By Satang Nabaneh
Around the world, 8 March is celebrated as International Women’s Day. It is a global day celebrating the achievements of women with a rallying call to action for accelerating gender parity.
Today serves as a befitting moment to do a reflection on my experience as a young African woman and the challenges that remain a hindrance in the attainment of gender equality and women’s rights. As a girl growing up in The Gambia, I realised from an early age that women and men were not treated the same. I find myself, like the majority of African women, in spaces where I continuously have to contend with gender challenges, stereotypes, prejudices and discrimination. ‘A woman’s place is the home’ and ‘women cannot be leaders’ were two discriminatory statements encompassed in deeply entrenched traditional attitudes and perceptions on the role of women in society which pervaded my environment and which I had continually challenged. But the realities of the statements remain the same for women in Africa today. Women make up ‘half the sky’ of Africa, yet systemic inequality and unfair discrimination continue to undermine our rights guaranteed by international human rights law.
Quite a number of African countries have ratified and domesticated international and regional human rights treaties that promote equal rights for women such as the Convention on the Elimination of Discrimination against Women (CEDAW) and the Protocol to the African Charter on Human and Peoples’ Rights on the Rights of Women in Africa (Maputo Protocol).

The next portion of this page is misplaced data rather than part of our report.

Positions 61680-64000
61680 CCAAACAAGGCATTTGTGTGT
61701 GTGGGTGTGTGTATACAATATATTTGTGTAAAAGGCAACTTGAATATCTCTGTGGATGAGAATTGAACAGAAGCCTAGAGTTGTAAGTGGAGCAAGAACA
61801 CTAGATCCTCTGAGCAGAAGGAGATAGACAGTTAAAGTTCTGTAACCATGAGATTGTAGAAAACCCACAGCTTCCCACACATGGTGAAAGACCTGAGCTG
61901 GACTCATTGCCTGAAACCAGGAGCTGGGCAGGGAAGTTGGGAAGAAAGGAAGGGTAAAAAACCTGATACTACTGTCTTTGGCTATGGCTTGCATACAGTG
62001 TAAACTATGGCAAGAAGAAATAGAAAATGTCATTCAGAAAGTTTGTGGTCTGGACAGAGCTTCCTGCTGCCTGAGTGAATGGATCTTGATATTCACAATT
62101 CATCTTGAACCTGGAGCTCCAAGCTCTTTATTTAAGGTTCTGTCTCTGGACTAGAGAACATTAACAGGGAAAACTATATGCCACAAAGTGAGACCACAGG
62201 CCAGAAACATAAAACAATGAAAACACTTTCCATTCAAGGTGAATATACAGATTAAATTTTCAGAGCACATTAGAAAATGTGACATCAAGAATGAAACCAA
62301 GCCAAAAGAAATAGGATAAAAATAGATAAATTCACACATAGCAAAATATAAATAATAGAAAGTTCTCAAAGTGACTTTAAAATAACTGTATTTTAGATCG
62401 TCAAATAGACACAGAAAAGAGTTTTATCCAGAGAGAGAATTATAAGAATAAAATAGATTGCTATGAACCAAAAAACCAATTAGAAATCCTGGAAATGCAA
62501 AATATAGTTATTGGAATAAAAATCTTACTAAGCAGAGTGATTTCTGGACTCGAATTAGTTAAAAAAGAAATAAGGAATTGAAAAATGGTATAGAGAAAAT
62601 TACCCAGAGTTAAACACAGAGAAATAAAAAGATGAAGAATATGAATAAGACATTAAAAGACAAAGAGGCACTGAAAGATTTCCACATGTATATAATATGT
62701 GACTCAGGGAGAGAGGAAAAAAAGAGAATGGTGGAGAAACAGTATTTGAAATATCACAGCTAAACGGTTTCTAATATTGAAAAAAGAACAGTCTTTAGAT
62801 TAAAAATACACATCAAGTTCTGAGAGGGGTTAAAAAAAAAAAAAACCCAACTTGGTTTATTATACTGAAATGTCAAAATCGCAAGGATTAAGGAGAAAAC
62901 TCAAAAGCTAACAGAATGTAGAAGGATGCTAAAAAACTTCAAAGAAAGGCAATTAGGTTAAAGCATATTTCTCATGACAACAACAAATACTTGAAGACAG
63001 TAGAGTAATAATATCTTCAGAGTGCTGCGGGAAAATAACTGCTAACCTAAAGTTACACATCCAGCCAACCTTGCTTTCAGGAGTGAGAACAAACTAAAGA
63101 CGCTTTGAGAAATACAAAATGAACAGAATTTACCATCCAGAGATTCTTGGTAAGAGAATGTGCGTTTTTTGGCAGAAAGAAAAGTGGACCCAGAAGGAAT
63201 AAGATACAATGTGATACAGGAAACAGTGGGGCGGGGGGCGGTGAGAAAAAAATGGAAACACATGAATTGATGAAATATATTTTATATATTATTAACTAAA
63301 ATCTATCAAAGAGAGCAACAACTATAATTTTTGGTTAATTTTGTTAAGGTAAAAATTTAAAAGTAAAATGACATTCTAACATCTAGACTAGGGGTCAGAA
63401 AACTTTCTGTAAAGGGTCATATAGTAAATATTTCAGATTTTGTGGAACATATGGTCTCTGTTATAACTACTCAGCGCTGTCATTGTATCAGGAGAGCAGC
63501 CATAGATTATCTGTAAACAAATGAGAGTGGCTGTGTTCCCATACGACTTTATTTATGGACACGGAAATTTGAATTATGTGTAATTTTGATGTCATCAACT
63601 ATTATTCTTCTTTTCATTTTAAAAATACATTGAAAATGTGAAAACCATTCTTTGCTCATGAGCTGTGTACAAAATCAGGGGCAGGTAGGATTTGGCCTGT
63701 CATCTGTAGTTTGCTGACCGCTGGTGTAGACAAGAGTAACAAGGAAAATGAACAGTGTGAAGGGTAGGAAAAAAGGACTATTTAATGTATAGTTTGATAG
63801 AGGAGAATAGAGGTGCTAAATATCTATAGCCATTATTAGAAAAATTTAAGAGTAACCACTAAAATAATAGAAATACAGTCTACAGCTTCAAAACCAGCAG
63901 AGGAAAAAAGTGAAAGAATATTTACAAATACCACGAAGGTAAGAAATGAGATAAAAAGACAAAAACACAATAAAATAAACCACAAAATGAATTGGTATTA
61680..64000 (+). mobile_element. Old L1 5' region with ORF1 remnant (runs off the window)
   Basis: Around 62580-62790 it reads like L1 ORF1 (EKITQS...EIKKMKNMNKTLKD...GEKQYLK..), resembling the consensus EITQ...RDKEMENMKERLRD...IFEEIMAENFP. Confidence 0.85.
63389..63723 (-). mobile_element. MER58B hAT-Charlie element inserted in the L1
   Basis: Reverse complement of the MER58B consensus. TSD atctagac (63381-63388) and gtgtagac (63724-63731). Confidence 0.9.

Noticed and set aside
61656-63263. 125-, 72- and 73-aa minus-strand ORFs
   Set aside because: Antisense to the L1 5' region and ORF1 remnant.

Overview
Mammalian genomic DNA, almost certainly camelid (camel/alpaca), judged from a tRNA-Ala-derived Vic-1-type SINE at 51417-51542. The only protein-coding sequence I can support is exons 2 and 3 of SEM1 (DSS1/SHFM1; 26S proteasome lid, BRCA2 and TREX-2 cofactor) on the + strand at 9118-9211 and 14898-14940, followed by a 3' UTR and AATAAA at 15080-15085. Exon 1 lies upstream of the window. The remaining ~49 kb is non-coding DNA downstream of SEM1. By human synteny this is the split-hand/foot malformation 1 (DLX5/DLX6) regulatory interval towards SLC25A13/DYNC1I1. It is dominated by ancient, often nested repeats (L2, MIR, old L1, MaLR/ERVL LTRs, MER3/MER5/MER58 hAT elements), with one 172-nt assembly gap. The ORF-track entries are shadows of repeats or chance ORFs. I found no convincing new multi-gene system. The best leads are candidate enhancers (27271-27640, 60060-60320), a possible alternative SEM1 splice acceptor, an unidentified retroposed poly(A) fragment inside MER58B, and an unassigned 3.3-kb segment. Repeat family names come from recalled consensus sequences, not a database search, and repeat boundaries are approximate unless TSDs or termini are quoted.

The Maputo Protocol has advanced the rights of women in Africa beyond the existing international human rights legal instruments. It has been celebrated universally for its various innovations in women’s rights. These include the legal prohibition of FGM, authorisation for medical abortion in instances of rape, incest, sexual assault and where a pregnancy endangers the health or life of the mother. The Protocol is also the first legally binding human rights treaty to make explicit reference to HIV. In addition to these innovative provisions, the Protocol addresses unique human rights issues that women in Africa face, such as polygamy, violence against women, child marriage, harmful practices, widowhood practices, women’s inheritance, women’s economic empowerment, the political participation of women, women in distress and women in situations of armed conflict.
On 11 May 2018, the African Court on Human and Peoples’ Rights (African Court) issued a landmark judgment in the case of Association pour le progres et la defense des droits des femmes Maliennes (APDF) and institute for Human Rights and Development in Africa (IHRDA) v Republic of Mali. For the first time in its history, the African Court found a violation of the Maputo Protocol. The Court held that the Malian Family Code violates women’s rights as recognised under international law and ordered the state of Mali to modify its legislation accordingly.
It is rather contextually fitting that the theme for International Women’s Day 2019 is “Think equal, build smart, innovate for change”. In the past few years, we have come to recognise that gender equality is both a contributor to and indicator of development. But more importantly, that gender equality is a right illustrating the link between development agendas and existing regional and global women’s human rights frameworks.